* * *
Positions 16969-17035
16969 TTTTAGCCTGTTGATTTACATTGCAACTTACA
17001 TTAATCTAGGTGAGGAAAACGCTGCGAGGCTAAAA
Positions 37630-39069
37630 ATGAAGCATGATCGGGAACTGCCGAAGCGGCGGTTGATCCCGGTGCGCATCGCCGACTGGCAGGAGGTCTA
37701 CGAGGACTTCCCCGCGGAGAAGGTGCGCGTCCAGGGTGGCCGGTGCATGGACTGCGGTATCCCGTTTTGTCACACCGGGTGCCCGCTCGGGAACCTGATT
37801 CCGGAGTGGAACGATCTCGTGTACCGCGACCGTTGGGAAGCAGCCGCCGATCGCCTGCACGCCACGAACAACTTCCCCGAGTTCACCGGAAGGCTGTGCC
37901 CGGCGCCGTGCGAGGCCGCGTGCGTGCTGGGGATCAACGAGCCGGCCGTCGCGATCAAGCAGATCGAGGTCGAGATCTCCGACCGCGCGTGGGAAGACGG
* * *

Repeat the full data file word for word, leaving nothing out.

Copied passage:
Positions 16969-17035
16969 TTTTAGCCTGTTGATTTACATTGCAACTTACA
17001 TTAATCTAGGTGAGGAAAACGCTGCGAGGCTAAAA
Positions 37630-39069
37630 ATGAAGCATGATCGGGAACTGCCGAAGCGGCGGTTGATCCCGGTGCGCATCGCCGACTGGCAGGAGGTCTA
37701 CGAGGACTTCCCCGCGGAGAAGGTGCGCGTCCAGGGTGGCCGGTGCATGGACTGCGGTATCCCGTTTTGTCACACCGGGTGCCCGCTCGGGAACCTGATT
37801 CCGGAGTGGAACGATCTCGTGTACCGCGACCGTTGGGAAGCAGCCGCCGATCGCCTGCACGCCACGAACAACTTCCCCGAGTTCACCGGAAGGCTGTGCC
37901 CGGCGCCGTGCGAGGCCGCGTGCGTGCTGGGGATCAACGAGCCGGCCGTCGCGATCAAGCAGATCGAGGTCGAGATCTCCGACCGCGCGTGGGAAGACGG